rich. This shared prosperity McGhee calls the “solidarity dividend” (255–89).
McGhee’s analysis sheds light on the power of Donald Trump’s “populism.” The American
dream is indeed dead, increasingly so, for Trump’s base of white working-class and struggling
white middle-class voters. This populism, however, gave them nothing but flattery. America
does need to be made great—for the first time activating the full, diverse potential of its people.
This populism does nothing but fragment, and hence weaken, even its proponents.
McGhee argues convincingly for reparations made to descendants of enslaved people. This is a
matter of repaying what is justly due—overdue. This is the fundamental reason for reparations:
“Wealth is where history shows up in your wallet, where your financial freedom is determined
by compounding interest on decisions made long before you were born. That is why the black-
white wealth gap is growing despite gains in black education and earnings, and why the typical
black household owns only $17,600 in assets” (277). Yet McGhee reframes reparations as being
in everyone’s interest: “Just imagine the possibilities if—in addition to rebuilding the pathways
for all aspirants to the American Dream—we gave millions more Black Americans the life-
changing freedom that a modest amount of wealth affords. A 2020 Citigroup report calculated
that ‘if racial gaps for Blacks had been closed 20 years ago, U.S. GDP could have benefitted by
an estimated $16 trillion’” (277).
Some democratic socialists such as Bernie Sanders have rejected reparations and favored, on
principle, “universal” solutions. McGhee argues that this universality reinforces existing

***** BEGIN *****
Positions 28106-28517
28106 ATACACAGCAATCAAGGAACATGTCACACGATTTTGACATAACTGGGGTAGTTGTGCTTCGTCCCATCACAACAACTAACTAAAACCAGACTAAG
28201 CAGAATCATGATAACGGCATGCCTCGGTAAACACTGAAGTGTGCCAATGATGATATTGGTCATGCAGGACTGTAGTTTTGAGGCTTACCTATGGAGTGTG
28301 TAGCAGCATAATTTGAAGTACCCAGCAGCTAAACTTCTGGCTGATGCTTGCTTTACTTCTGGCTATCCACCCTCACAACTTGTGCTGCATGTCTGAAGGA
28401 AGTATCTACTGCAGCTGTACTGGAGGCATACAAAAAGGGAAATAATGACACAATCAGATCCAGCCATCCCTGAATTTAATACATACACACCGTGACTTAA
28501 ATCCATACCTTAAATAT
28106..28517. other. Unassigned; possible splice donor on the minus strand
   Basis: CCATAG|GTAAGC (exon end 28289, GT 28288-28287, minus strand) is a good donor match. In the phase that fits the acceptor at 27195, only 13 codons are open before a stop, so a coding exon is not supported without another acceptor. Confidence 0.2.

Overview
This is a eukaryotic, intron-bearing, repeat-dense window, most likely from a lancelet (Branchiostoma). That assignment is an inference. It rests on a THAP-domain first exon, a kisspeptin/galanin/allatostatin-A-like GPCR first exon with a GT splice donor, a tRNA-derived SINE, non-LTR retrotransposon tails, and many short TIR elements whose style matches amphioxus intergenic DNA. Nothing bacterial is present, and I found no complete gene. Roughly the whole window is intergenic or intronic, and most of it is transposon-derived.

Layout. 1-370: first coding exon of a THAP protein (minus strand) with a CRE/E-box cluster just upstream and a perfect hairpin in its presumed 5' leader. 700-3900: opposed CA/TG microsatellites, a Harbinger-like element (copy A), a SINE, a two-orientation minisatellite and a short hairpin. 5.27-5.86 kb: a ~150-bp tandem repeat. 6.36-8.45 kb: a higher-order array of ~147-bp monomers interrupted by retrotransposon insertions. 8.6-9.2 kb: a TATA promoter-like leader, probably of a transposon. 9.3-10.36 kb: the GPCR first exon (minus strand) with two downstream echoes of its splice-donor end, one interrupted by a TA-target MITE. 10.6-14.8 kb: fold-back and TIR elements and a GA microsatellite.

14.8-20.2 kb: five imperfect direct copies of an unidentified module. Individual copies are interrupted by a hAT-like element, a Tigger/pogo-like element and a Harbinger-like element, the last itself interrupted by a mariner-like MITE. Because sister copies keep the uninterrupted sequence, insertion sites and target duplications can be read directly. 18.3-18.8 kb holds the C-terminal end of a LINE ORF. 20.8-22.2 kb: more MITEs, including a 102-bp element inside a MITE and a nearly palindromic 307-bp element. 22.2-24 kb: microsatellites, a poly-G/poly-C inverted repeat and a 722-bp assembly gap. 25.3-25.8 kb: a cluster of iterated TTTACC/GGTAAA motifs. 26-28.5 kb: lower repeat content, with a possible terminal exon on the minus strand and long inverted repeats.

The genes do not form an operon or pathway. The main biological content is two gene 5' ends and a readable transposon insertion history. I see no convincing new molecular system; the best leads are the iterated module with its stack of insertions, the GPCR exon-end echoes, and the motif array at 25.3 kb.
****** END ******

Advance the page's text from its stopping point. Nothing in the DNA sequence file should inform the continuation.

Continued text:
inequalities. She also suggests how reparations and universalism are consistent. Citing legal
scholar john a. powell, McGhee proposes a “targeted universalism,” which involves “set[ting] a
universal policy goal and then develop[ing] strategies to achieve the goal that take into account
the varied situations of the groups involved” (275). What if reparations were one major aspect of
a universal solution, part of an American Dream New Deal that considers the specific needs of
communities, including refugees, immigrants, and rural whites? The zero-sum paradigm is small,
stale, and toxic thinking. Heather McGhee clears the air, then challenges us to think big together
and envision a repaired America and world.
1 Reconstruction (1863–1877) was meant to return the South to the Union and ensure the emancipation and civil rights of newly freed black people. It ended in a deal struck between Republicans and Democrats that sold out black people—and, in turn, poor whites. For an analysis of the legacy of Reconstruction for American politics today, see Ta-Nehisi Coates, We Were Eight Years in Power: An American Tragedy (New York: One World, 2017). For a recent history of Reconstruction, see Henry Louis Gates Jr.’s Stony the Road: Reconstruction, White Supremacy,
and the Rise of Jim Crow (New York: Penguin, 2020). See also Eric Foner, Reconstruction: America’s Unfinished Revolution, 1863–1877 (New York: History Book Club, 2005).